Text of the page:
“Fred hadn’t been drafted because we were in school, so I got pregnant so he wouldn’t get drafted. When we moved here, nobody would hire me because I was pregnant. I didn’t work until I was pregnant with my third baby. Jay Rockefeller was looking for somebody to set up a library for his private office when he was running for secretary of state, so I set up his private office for him.

“A friend heard about that, and I got a job with the old Commission on Aging, setting up a library for them. When they needed someone to set up an information and referral program, I was there. Then they needed a nursing home ombudsman and hired me for that.

“From that, I ended up directing the certificate of need program. It was so logical that I somehow got into health care planning. That was the love of my life, working with health care.

“I moved over to director of the health office and supervised construction projects. When Sally Richardson left as deputy director of the Department of Health, I became deputy director.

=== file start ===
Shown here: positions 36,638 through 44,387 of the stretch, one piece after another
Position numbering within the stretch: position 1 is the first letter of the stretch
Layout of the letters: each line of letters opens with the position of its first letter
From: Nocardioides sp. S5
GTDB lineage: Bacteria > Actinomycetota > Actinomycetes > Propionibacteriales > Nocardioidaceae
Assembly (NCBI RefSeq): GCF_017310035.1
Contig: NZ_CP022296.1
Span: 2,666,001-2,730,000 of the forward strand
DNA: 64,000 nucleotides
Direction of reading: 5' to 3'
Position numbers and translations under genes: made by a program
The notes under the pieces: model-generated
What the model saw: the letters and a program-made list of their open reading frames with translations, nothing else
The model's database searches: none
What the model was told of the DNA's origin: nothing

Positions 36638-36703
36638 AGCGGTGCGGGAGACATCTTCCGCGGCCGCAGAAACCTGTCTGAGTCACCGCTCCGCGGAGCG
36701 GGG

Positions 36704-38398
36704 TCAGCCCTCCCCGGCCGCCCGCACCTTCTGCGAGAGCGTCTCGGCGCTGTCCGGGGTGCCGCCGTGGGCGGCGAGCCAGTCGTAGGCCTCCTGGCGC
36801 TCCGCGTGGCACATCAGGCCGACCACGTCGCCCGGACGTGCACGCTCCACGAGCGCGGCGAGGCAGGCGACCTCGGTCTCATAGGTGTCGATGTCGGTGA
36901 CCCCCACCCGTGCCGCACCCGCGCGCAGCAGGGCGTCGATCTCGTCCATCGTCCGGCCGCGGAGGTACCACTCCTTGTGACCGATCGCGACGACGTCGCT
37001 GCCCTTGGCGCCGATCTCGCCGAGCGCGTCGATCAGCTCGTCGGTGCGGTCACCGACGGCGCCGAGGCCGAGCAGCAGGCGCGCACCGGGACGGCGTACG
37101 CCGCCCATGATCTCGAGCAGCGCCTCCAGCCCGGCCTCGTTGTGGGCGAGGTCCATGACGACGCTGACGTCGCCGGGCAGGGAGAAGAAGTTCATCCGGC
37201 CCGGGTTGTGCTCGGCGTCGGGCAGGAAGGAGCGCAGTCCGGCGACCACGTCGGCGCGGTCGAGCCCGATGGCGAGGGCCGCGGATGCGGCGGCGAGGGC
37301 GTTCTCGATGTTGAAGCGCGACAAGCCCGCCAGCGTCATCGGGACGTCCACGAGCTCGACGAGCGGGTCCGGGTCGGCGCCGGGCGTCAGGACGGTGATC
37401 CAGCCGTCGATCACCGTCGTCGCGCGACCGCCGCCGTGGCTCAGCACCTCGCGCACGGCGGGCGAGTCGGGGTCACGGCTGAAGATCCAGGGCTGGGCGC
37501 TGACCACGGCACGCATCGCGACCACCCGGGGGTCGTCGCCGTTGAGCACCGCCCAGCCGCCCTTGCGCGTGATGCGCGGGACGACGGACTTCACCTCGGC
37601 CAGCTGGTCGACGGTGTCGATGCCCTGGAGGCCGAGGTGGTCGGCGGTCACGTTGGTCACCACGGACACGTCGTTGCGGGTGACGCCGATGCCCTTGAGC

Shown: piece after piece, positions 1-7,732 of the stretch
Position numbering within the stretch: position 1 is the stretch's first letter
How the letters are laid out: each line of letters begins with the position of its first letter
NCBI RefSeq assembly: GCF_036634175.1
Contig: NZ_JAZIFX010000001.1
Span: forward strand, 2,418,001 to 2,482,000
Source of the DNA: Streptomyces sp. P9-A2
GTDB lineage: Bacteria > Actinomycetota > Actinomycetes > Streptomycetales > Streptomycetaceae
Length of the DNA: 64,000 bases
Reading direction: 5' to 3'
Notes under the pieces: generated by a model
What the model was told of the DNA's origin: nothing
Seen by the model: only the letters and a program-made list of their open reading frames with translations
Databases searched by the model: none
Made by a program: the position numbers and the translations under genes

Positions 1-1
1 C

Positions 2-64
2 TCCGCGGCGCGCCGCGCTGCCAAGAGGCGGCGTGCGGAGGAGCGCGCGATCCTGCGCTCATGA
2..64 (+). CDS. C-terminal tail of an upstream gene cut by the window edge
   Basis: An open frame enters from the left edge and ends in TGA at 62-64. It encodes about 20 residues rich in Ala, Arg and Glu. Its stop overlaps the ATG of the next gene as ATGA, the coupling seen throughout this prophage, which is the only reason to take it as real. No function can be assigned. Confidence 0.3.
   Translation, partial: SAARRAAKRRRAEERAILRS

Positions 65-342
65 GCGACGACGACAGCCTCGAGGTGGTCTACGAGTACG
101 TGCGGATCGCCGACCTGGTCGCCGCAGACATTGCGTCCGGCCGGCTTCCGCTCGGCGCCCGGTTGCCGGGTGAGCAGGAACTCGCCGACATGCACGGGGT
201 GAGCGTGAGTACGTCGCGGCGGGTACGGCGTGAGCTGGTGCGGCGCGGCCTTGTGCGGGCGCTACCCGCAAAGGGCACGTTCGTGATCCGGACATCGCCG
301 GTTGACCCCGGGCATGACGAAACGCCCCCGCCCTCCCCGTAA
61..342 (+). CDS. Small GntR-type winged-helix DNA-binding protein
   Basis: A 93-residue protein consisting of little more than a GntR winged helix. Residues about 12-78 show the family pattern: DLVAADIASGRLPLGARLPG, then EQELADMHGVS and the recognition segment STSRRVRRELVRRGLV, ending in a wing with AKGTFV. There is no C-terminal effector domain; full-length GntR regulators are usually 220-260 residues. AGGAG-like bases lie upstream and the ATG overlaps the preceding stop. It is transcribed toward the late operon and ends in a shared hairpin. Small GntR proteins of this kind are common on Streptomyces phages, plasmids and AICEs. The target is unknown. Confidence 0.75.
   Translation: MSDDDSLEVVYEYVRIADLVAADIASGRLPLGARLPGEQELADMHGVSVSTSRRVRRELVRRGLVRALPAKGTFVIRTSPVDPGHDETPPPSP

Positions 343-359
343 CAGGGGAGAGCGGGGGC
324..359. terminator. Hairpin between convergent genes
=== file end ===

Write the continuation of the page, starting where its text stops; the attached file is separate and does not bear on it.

“Then Arch Moore got elected, and I left state government and went to Shawnee Hills. Governor [Gaston] Caperton asked Sally to become director of the Public Employees Insurance Agency and she asked me to come work for her as deputy director.

“When the Medicaid job with the Bureau of Medical Services came open, that was just too appealing. My concerns are for the old and the poor. I went to be director. It was an amazing job.

“It was easy to get sucked into just thinking about the providers, the hospitals, doctors, dentists, because they got reimbursed, and they were there in your face all the time. I had to keep remembering that the purpose of Medicaid was to take care of poor people.

“When Governor [Cecil] Underwood got elected, I was out again, and I went to work for the West Virginia Medical Institute. Then, Gov. Wise asked me to take this job. It’s been great working for him because he’s so forward thinking in terms of health care.

“Do you want the story on Bob Graham and the Wyoming County Committee on Aging? We knew he was making a high salary, but we didn’t know how high. Medicaid is the major funding source for those directors, not us. Graham had mounted a campaign to get a third of the lottery money, although the legislation doesn’t say that. A couple of seniors approached Senator [Ed] Bowman and told him if he wouldn’t support that, they would vote him out of office. That made him mad.